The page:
Rank players on multiple axes. Plenty of games incorporate more than one kind of criterion to encourage different styles of play. The Devil May Cry series in particular rewards players for stylish moves, finishing a level quickly and finding orbs in addition to a raw score for the amount of damage inflicted. With this in mind, the player is empowered to make strategic decisions about engaging enemies, rushing to the end or exploring, instead of simply stomping around causing as much damage as possible.

In this way, it is rendered foolish to pursue as high a score as possible in one area since doing so would neglect the others required to earn the final score, resulting in a deceptively thoughtful experience for players looking to hit the higher ranks.

Devil May Cry 3 Results Screen
Devil May Cry 3 rewards players on multiple criteria.

Remove the stigma from penalties and use them. If players have a limited amount of points they can acquire, then point-reducing penalties suddenly become a very compelling game mechanic. By removing the stigma that comes from lowering the player’s score and encouraging a more moderate, thoughtful approach to gameplay, the game becomes less of a test of one’s self-worth and more about making optimal choices.

For example, say in a business simulation game you earn revenue, but then have to distribute it to pay employees and expenses. While this doesn’t seem like a traditional penalty, the outcome is the same – the reduction of the player’s points – but without the stigma since having employees and expenses is a sign of success. In a point structure like this, the player must seek a sense of equilibrium between growth and stability instead of striving for an immediate metric of success.

Introduce terminuses for point value systems. Take a hypothetical action RPG ala the upcoming Massive Chalice, where your characters frequently age and die over generations. Since each character is guaranteed to die as you play, you’d have a limited opportunity to gain levels for any individual character, prompting you to place a greater emphasis on the game as a whole – rearing the next generation of characters, strategically conquering territory, etc.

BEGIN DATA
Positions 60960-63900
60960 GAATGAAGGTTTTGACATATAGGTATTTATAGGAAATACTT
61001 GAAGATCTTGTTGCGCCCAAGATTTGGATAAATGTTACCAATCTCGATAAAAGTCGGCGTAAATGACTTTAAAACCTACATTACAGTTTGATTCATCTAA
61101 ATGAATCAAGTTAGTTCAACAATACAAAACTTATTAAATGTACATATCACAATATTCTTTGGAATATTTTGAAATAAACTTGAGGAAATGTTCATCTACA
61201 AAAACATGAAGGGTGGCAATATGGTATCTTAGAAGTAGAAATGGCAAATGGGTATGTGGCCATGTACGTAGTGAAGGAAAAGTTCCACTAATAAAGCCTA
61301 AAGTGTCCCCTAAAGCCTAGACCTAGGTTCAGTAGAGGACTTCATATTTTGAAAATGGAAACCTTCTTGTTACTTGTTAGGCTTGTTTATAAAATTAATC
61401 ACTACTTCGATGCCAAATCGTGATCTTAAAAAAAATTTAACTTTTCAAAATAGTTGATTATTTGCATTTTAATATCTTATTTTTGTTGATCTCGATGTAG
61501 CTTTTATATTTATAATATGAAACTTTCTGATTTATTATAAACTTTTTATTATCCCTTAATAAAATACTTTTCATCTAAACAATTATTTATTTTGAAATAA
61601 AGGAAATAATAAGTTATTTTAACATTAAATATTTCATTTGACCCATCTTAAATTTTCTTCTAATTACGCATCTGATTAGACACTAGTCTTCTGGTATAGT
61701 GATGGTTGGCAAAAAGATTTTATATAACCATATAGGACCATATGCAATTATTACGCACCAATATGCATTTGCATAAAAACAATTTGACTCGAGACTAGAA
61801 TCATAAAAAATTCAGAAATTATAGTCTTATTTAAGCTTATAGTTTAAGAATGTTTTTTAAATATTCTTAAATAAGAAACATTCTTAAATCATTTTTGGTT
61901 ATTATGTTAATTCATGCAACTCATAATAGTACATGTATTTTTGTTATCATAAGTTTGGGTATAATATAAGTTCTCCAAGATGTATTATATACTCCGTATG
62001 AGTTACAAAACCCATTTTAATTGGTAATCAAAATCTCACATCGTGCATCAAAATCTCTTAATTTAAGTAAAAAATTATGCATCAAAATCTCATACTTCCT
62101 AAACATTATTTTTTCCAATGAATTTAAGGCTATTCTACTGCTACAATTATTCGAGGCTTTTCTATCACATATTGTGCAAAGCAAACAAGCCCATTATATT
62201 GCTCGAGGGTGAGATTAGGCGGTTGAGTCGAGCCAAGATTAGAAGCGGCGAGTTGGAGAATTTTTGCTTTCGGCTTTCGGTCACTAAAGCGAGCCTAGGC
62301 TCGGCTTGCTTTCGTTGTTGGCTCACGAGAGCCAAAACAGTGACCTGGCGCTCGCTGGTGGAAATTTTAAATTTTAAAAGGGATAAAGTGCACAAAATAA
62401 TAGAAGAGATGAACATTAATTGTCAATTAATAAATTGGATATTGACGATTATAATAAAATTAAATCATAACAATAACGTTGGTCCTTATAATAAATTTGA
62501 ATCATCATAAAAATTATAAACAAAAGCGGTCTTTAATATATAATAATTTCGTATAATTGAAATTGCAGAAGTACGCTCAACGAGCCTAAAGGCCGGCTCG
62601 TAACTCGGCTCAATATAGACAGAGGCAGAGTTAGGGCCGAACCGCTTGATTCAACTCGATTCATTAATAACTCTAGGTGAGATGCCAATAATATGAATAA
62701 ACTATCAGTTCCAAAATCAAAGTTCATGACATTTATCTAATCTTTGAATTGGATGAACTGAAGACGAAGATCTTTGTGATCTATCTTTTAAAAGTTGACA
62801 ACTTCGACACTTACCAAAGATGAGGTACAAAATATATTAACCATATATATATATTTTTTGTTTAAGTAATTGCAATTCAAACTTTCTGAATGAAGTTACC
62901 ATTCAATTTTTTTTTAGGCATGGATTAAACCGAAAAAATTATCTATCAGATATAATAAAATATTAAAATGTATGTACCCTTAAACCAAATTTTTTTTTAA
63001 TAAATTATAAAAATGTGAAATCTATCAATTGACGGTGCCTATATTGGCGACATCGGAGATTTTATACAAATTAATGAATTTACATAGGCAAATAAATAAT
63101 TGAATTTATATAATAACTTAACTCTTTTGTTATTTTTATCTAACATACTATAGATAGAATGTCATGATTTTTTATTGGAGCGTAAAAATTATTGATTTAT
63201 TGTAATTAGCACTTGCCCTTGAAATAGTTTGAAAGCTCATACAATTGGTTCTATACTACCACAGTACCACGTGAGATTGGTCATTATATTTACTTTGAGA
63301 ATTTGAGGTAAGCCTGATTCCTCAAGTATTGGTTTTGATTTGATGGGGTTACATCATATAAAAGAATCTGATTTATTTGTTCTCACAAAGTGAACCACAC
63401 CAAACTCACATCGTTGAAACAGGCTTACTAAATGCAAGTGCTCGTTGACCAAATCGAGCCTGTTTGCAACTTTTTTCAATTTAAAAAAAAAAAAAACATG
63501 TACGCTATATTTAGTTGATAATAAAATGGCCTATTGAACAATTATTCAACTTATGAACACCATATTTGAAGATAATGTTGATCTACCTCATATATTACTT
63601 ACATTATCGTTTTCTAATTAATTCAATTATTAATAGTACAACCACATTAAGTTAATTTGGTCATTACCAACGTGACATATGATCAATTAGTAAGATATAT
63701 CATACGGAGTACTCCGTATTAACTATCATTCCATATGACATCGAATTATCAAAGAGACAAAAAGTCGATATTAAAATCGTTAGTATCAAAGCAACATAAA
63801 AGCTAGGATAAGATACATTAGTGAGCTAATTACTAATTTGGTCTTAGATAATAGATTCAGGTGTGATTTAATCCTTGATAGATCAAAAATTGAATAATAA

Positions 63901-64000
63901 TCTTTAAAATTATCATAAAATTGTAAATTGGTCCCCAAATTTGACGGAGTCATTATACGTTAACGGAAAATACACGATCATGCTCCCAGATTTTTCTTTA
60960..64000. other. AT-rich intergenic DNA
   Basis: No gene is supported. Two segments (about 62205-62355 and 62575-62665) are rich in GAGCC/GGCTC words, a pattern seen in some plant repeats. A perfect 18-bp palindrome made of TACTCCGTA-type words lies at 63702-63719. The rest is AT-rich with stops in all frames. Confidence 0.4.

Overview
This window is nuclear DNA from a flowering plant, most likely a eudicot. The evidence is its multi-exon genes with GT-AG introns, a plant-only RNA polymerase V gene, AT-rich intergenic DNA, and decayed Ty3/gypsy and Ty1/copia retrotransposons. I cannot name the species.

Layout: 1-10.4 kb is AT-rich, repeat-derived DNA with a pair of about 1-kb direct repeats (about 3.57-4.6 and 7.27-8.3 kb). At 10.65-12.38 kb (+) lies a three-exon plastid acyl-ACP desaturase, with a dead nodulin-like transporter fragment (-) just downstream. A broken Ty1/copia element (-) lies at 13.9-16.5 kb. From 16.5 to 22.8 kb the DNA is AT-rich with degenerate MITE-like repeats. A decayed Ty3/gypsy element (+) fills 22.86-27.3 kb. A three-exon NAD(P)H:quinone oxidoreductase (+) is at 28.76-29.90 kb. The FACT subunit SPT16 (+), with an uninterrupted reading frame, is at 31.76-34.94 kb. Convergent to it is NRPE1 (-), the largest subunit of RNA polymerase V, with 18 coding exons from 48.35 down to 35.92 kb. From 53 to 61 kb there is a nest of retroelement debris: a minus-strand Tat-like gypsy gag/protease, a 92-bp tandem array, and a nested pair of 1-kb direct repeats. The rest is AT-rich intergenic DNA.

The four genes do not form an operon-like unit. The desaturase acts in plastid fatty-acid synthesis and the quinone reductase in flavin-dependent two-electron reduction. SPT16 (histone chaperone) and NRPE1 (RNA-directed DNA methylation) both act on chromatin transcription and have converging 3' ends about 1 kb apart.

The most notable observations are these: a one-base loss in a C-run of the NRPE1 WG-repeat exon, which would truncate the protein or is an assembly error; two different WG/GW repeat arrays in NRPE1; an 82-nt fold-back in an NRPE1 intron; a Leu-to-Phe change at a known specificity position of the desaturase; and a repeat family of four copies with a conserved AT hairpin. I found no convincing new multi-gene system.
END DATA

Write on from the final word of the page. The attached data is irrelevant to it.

Suddenly, instead of mindlessly grinding to boost your characters’ levels, you’re looking at the game from a holistic point of view. Only by capping the value system for your characters with a terminus – in this case, the value is the amount of time you get to use each character – does the game as a whole transform into something resembling a complex ecosystem instead of a more simplistic race to a high score. 

Score Ain’t Nothin’ but a Number

There’s a reason infinite-scaling point systems are so popular in arcade-style games. Numbers are an immediately understandable feedback mechanism, they map well to the player’s sense of self-worth, and the clear path to mastery (“beat your high score!”) prompts repeat play.

However, there is still plenty of uncharted territory when it comes to reward structures and player motivation. If you’re in search of a way to elicit a more subtle, balanced gameplay experience, it’s worthwhile to investigate other ways of leveraging this innate human response to numbers.

Ben Serviss is a freelance game designer working in commercial, social, educational and indie games. Follow him on Twitter at @benserviss.

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Christian Nutt
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It's worth mentioning that some Mario games still do have score, though. The New Super Mario Bros. series games follow in the footsteps of the original. On the other hand the 3D games generally do not have scores.

Using a number for something meaningful in the context of a 2D Mario is totally possible: the Coin Rush mode in New Super Mario Bros. 2 (3DS) keeps track of a fairly simple value: the number of coins you've grabbed on your current 3-level run. Trading the scores back and forth via StreetPass and besting others' records gave that number intrinsic value the more basic score-tracking doesn't have.

Ben Serviss